In the Isle of Man, not all funds need to be authorised. Private funds with less than 50 investors are exempt, as are unregulated funds. Only authorised funds in the Isle of Man are regulated and available for retail distribution.
“It is highly unlikely that any such funds would include investments made to enforce debts against the countries mentioned, and we are not aware that any have such investments,” he says.
‘ACT AS A BAN’
The purpose of the Isle of Man’s legislation is to prevent the courts from being used to enforce in full the debts of countries subject to official relief but, Teare says. In theory, such funds could, however, still be domiciled in the Isle of Man.
“Depending on a fund’s status, the Financial Supervision Commission has powers to ask for details of a fund’s investments,” he says, adding that he is unaware of such cases. “It can also petition the court to have a fund wound up in the public interest.”
When asked whether such funds will be banned altogether, Teare says the legislation in this area is relatively new and “we plan to see how it works before making any further changes”.
Guernsey is also implementing legislation that would prevent vulture funds using its courts to pursue debts of heavily indebted poor countries.
Jo Reeve, principal external affairs officer at the States of Guernsey, says Guernsey’s legislation on vulture funds will come forward later this year, and like the UK act it will be retrospective in its scope.
Parliament has agreed to this and Reeve adds that it makes Guernsey “an unattractive location for vulture funds following this decision”. He says: “Any vulture fund trying to enforce such debt through Guernsey would be pretty daft.”
Reeve says the FG Hemisphere case did not affect Guernsey’s stance on the law itself, but the states were interested in the outcome of the case because it might have led to the law being phrased differently.
“It can take a long time to amend a law so we wanted to make sure we get it right the first time,” Reeve says.
Reeve adds that all collective investment funds in Guernsey are regulated by the Guernsey Financial Service Commission (GFSC) under the Protection of Investors Bailiwick of Guernsey Law, 1987.
“Under this law a fund must obtain authorisation from the GFSC to establish in Guernsey,” he says. “The GFSC will take into account reputation, conduct and nature of business when considering these applications.”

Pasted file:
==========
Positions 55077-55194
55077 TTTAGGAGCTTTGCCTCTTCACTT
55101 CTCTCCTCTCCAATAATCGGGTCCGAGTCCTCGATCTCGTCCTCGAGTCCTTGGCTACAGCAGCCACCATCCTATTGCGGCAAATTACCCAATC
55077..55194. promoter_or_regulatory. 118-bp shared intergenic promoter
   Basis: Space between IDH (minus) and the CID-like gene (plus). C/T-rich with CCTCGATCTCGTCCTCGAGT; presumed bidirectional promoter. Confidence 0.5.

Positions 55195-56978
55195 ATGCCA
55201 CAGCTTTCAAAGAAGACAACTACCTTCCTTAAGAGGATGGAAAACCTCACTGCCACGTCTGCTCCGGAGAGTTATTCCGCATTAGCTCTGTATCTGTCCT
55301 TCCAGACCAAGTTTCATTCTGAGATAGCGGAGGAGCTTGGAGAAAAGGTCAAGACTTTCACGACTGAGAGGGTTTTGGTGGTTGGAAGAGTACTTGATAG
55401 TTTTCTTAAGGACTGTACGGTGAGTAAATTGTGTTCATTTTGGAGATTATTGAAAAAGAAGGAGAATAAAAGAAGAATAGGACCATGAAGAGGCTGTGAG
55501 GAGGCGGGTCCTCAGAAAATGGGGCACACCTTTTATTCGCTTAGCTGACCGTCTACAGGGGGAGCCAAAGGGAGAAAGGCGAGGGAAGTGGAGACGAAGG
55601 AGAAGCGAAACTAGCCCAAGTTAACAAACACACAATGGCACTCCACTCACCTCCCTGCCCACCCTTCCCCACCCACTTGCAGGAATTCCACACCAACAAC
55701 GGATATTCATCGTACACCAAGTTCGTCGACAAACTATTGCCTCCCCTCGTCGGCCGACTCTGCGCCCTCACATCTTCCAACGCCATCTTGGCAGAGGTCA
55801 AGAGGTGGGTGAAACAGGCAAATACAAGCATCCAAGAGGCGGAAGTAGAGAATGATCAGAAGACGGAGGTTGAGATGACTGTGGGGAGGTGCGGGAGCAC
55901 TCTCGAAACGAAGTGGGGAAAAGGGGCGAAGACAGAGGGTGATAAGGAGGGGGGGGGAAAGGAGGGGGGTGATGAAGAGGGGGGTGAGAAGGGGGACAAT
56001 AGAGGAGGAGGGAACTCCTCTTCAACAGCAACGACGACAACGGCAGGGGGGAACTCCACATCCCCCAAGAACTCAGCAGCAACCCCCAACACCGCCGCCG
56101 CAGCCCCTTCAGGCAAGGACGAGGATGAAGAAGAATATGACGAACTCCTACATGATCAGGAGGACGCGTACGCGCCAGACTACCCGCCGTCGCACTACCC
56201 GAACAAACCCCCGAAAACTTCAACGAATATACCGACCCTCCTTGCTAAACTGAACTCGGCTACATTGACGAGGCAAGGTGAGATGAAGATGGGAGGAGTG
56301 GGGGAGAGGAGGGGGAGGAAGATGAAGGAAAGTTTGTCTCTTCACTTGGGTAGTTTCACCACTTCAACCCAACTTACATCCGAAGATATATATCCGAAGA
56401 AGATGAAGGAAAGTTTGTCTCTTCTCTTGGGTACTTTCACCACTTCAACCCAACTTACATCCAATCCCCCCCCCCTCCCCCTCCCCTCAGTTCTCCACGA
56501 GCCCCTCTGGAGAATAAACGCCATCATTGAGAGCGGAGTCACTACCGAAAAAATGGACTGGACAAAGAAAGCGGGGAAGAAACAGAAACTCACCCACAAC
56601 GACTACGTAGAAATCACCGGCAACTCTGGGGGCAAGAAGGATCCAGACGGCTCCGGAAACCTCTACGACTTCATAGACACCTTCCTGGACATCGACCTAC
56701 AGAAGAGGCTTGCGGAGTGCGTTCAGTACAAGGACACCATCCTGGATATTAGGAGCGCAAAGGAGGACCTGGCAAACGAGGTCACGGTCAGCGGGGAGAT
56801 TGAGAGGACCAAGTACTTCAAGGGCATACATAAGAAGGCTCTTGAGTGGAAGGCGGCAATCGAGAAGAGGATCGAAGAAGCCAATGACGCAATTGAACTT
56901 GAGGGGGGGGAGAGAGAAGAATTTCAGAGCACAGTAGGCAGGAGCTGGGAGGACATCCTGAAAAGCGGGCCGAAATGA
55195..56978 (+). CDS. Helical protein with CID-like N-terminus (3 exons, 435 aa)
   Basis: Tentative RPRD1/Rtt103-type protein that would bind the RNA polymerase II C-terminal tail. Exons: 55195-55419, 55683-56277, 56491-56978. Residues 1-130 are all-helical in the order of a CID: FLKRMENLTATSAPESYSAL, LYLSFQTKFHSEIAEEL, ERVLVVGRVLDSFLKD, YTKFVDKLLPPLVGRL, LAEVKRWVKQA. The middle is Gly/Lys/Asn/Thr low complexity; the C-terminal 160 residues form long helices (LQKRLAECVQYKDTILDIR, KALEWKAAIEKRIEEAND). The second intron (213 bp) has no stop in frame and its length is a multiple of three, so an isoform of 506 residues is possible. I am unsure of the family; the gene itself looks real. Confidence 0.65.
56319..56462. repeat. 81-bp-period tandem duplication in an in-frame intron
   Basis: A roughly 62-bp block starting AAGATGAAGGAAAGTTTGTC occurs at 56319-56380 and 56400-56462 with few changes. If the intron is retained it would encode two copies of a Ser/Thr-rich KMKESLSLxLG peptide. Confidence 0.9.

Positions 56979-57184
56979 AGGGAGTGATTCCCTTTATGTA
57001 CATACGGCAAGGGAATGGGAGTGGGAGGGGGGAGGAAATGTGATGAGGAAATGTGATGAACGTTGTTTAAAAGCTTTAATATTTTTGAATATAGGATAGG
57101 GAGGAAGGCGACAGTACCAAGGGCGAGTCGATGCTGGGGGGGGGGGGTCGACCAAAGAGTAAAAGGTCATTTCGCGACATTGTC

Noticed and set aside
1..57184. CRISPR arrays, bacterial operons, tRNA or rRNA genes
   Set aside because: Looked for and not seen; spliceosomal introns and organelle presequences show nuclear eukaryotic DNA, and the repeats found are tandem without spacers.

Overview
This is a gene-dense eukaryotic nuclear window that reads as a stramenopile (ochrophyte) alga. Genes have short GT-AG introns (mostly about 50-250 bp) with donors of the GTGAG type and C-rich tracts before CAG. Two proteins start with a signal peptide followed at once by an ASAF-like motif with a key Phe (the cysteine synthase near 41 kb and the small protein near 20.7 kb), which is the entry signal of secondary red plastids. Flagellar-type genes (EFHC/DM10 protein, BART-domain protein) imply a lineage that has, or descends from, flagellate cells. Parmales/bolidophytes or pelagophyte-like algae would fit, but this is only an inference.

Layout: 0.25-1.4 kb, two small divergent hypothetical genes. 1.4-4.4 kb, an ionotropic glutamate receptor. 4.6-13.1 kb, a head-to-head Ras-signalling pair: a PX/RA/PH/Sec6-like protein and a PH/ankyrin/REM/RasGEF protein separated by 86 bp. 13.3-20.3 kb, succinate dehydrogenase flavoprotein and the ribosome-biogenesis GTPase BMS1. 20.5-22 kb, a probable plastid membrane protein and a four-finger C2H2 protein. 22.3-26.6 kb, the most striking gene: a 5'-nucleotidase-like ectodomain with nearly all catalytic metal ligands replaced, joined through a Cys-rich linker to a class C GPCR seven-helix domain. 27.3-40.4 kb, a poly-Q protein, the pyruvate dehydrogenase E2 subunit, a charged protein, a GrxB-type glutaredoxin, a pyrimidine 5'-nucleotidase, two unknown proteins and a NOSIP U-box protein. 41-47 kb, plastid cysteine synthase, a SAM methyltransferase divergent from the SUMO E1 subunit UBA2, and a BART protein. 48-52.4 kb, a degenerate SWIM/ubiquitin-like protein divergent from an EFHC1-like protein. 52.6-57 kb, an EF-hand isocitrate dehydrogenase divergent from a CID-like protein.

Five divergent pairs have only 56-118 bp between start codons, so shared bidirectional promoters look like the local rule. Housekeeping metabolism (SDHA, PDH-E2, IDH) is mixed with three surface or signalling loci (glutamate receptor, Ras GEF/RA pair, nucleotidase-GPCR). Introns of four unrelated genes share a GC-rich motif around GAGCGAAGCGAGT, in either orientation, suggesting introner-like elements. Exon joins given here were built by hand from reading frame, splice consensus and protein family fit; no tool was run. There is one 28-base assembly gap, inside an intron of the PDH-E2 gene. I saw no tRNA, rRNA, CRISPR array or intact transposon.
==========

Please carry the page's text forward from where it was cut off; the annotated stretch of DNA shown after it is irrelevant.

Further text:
Reeve says that the Guernsey government has resolved to support the debt relief initiative and this decision would, therefore, be taken into account when considering any such application.
On October 1, 2012, the chief minister of Jersey, senator Ian Gorst, also proposed new legislation designed to stop creditors, including vulture funds, from pursuing what he called “inequitable payments” through Jersey courts.
Aiming to limit the practices that could undermine international debt relief efforts, Gorst says the law “will send a clear and positive message that Jersey is committed to supporting international debt relief efforts”.
Although there are no policies to ban such products, a spokesperson for the States of Jersey says that it is envisaged that the new policies should prevent such funds from being domiciled in Jersey and “should act as a ban on such products”.
UNDER THE RADAR
The Jersey Financial Services Commission and the registrar of companies have licensing and sensitive activities policies that are applied when deciding whether to issue a product licence. The regulator can force a fund to leave the jurisdiction or sell particular assets if it were to discover the fund is acting as a vulture fund.
“It is unlikely that a fund will be distributed within Jersey, but if the distributor is distributing in or from within Jersey, they will generally require authorisation,” the spokesperson says. “Accordingly, if a vulture fund wishes to set up in Jersey or market to investors from Jersey, it will be regulated if it falls within these parameters.
“Therefore, as a matter of policy, Jersey would not authorise a Jersey-based vulture fund nor authorise a non-Jersey vulture fund to be distributed in Jersey.”
Data on these funds, however one defines them, is difficult to obtain. Funds Europe provided Lipper with a list of the nine most prominent funds in this sector, none of which showed up in its data base.
Lipper says the data base does include funds that are unregulated in offshore centres, but it relies on those companies wishing to provide such data.